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Mon, 23 Feb 2009 09:01
Seven Stories Press publishes books by top authors, fiction and non-fiction (social justice, human rights and radical activism), alternative health, women's health, and popular culture.
The Book Depository: What/who do you see as your primary market?
Seven Stories Press: Readers, and this includes writers. Reading is an activity that by its very nature tends towards bold ideas, strong voices, new ways of interpreting the world around us. So I see our primary market as the end user, the reader, rather than the various book-industry intermediaries. I have an abiding belief that readers want the most interesting, the most provocative, the most challenging material, and so at Seven Stories we're in the business of publishing authentic voices, rather than so-called experts, and to tell stories even when the stories we have to tell might be disturbing. We think that's our responsibility, that it's what readers want. We'd like to think the power of the message itself is a selling point. And sometimes it is.
The Book Depository: What are the principal challenges/opportunities you see at the moment in the business of publishing books?
Seven Stories Press: The principle challenge, or obstacle, is the industry-wide clinically depressed state at the retail level. We exist at the mercy of the retailers. And retailers, like publishers, need to be able to get up each day feeling curious, optimistic. At present the e-retailers have basically, in the U.S. at least, broken the hearts of the brick-and-mortar retailers, and have done so without picking up the slack. That is, Amazon is an absolutely wonderful bookseller when it is 20% of the marketplace, or even 25%. But when it gets to be twice that the effect is ruinous. I'm all for a successful Amazon, but only alongside a successful independent and chain-store brick and mortar retail sector. I am a firm believer in bookstores where you can physically walk in and browse. The success of the Mac stores, which was not predicted, shows just how enthusiastic people can be for the right kind of store environment. When we have a healthy retail environment, we'll have a healthy publishing environment.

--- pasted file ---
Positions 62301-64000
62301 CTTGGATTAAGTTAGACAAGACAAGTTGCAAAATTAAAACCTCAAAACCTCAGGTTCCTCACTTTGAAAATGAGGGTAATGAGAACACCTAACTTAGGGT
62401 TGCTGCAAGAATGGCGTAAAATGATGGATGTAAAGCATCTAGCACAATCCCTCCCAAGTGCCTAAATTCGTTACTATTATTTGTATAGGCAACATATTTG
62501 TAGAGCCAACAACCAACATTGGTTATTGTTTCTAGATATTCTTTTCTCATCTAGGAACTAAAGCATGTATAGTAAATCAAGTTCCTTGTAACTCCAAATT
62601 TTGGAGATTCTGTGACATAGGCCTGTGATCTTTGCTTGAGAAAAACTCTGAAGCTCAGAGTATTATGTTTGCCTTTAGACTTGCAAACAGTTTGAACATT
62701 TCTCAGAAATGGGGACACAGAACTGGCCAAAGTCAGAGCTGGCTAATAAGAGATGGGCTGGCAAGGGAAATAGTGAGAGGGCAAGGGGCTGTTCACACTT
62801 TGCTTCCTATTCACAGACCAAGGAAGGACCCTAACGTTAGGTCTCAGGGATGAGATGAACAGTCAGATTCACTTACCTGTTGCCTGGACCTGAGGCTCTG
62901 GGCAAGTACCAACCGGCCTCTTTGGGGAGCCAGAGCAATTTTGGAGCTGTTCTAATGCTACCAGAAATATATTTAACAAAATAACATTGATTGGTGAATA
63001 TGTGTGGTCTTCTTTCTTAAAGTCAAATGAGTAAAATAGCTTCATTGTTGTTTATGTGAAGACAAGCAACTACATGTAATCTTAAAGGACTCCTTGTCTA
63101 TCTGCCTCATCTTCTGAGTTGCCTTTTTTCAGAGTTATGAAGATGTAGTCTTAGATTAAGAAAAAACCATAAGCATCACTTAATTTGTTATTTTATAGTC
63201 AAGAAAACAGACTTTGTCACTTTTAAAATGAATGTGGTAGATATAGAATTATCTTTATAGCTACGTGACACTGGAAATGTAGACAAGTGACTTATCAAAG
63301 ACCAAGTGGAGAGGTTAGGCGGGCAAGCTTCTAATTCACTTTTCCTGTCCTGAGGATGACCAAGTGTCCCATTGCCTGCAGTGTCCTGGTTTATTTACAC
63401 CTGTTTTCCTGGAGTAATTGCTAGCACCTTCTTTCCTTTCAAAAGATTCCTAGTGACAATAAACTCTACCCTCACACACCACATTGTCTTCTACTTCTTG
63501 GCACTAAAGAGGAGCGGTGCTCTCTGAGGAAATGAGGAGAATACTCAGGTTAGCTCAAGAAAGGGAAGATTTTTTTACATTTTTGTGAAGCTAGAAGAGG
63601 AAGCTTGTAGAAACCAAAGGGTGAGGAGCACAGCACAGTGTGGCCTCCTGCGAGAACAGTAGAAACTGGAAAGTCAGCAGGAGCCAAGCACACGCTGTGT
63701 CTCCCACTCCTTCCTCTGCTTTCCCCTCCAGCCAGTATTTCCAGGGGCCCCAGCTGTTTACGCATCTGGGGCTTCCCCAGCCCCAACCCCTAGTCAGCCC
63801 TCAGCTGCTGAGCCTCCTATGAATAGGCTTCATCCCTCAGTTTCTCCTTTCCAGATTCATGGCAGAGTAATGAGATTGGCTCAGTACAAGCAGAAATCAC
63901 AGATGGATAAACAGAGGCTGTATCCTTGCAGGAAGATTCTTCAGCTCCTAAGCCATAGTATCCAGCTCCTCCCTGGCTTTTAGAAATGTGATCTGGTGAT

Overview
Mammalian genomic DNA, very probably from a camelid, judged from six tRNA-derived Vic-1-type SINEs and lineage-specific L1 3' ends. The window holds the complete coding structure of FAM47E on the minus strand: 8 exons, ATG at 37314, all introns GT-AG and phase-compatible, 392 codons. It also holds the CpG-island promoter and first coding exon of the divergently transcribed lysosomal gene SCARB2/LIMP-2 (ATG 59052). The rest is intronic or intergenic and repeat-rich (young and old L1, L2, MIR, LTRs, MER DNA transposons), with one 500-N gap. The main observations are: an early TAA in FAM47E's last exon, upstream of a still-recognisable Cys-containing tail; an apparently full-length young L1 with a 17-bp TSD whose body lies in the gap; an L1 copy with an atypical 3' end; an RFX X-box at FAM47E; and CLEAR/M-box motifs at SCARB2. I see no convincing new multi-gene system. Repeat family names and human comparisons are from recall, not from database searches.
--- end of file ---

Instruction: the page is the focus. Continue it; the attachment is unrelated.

The Book Depository: What brings you to the decision to publish a particular title/author?
Seven Stories Press: In the current financial crisis, we're being more selective than ever. First, someone among us who sits at the table during our weekly editorial meeting has to be head-over-heels in love. Then the naysayers who will try to assault the walls of the advocate's castle, often with me leading the charge, have to be fended off. Finally, the books that are going to work best for us are going to be the ones that really fit our program: eloquent political writing with an activist bent on the nonfiction side, and daring, ambitious, not trendy fiction on the literary side.
The Book Depository: What books are you most proud of having published?
Seven Stories Press: The ones I'm proudest of are where we got the book just exactly right, and people noticed. Kurt Vonnegut's A Man without a Country, of course. Chomsky's 9-11. Alan Dugan's Poems Seven. All of Howard Zinn's books. All of Octavia Butler's books. The Censored series. Our critical edition of Nelson Algren's The Man with the Golden Arm. Derrick Jensen's books. Lee Stringer's books. Peter Plate's books. There's no end to the list. But certainly the positive reinforcement that comes from the ones that have been bestsellers is hard to ignore.
The Book Depository: What books are you working on right now?
Seven Stories Press: We've just finished work on an important financial title by our bestselling author John R. Talbott (Obamanomics) that we're rushing into print for a May publication date. It's called The 86 Biggest Lies on Wall Street. And it's delicious. Other than that, I'm deeply immersed in the script of a one-evening performance that will take place on Monday April 6, in Chicago at the storied Steppenwolf Theater to celebrate the centennial of Nelson Algren's birth. All the words are Nelson Algren's, but Barry Gifford and I have taken on the task of scripting the evening into a performance that has drama and pathos -- and humor. The performers who will appear include Matt Dillon and Estelle Parsons, as well as the writers Russell Banks, Don DeLillo and Barry Gifford. We're calling it Nelson Algren Live: The 100th Birthday Celebration. It will be filmed by the director Hugo Perez, and copies of the dvd will be distributed free to schools and libraries across the country by the National Book Foundation. I try not to take on non-book related projects, but this is one I could not resist. And anyway, it will remind people that one of America's most exciting writers is still Nelson Algren, who died in 1981, but is still very much alive in our hearts and minds.
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